The plot is that some astronauts in the year 2100 are testing out a warp drive and somehow end up back in the year 1943. The spaceship is captured by Nazis of course, so a US Army woman that defected from the German Army and whose origins are never really explained, must stop the Nazis from harnessing its super technology. This seems like the plot to an early Wolfenstein game that would have run on MS-DOS! What surprises people watching Urda is that the graphics in this anime also look EXACTLY like a game from that era of computer technology! Urda was made in 2003 and was one of the first ever "ONA" anime released exclusively on the internet! However, internet speeds even for brand new computers were fairly slow in 2003 and most of Japan was still using dial up at that time! In order to make this anime more download friendly, they broke a 30 minute anime movie into 5 chunks of 6 minutes and used VERY primitive graphics so that it wouldn't take up much hard drive space. The biggest problem besides the graphics is that despite the seemingly bare bones plot, they STILL try to fit way too much character information and story in each 6 minute chunk. This leads to wild revelation after wild revelation in a highly anti-climactic and rushed fashion. Think of the ending reveal in “Mars of Destruction” only repeated 5 times in every 6 minute episode! Obviously the plot becomes a laughable mess and the characters aren’t given any chance to be actually fleshed out. Urda earns a very clear “F” for story and characters.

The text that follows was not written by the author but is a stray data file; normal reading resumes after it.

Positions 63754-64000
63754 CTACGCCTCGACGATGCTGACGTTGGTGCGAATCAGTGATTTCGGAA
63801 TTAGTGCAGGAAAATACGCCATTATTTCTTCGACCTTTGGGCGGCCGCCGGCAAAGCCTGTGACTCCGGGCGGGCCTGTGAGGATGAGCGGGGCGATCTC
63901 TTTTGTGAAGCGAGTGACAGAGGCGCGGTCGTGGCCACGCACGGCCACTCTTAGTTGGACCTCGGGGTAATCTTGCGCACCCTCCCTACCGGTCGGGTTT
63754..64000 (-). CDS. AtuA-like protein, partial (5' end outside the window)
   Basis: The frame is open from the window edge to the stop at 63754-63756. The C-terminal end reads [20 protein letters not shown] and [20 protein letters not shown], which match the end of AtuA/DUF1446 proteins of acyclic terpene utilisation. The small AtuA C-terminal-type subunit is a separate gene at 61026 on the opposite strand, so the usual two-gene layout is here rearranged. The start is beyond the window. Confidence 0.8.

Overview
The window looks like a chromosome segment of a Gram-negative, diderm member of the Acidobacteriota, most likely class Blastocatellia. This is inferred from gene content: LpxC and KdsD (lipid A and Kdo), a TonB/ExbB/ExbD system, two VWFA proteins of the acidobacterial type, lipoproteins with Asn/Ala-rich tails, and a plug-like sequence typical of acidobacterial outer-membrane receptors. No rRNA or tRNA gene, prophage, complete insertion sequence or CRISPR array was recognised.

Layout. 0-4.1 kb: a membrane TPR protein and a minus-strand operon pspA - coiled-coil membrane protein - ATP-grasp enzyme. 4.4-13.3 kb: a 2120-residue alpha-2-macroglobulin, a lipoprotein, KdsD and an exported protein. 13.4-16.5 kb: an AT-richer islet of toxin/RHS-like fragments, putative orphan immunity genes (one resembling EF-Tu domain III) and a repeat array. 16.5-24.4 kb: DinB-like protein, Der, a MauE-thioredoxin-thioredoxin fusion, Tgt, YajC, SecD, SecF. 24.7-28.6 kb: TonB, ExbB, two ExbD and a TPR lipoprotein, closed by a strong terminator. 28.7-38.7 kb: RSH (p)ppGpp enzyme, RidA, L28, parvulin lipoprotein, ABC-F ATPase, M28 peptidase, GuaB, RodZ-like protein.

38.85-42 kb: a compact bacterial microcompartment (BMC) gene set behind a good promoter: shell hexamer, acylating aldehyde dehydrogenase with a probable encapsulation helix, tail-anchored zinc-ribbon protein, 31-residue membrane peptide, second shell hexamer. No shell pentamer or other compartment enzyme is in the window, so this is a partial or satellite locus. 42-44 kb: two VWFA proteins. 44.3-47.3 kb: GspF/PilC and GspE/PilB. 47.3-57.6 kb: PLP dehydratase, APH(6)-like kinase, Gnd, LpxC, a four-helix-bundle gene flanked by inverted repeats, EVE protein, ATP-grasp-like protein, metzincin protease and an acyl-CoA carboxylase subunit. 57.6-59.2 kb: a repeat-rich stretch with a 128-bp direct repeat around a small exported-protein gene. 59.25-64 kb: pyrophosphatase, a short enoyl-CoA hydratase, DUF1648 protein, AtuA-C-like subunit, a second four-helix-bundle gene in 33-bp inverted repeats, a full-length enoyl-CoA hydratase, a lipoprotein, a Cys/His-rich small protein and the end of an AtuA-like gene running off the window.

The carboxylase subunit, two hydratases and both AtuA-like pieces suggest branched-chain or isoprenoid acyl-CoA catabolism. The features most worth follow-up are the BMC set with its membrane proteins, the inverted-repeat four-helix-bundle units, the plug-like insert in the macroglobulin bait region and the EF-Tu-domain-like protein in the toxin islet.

Graphics and sound:
I’ve already mentioned how bad Urda is on a technical level and referenced that it looks like a cross between PS1 polygon cutscenes with perhaps late 1990s PC graphics. Great art isn’t necessary to having a great anime, but Urda is simply unacceptable! It was a stupid compromise to butcher the art in order to make it easy to download. If technology was too limited at the time for ONAs then they should have waited until computers were more advanced or released Urda as a PS1 shooter game. Instead they tried to force a project to work regardless of technological limitations and created an atrocity! The music really isn’t much better, but at least they refrained from using midi renditions of classical music like Mars of Destruction! Thank God for small miracles!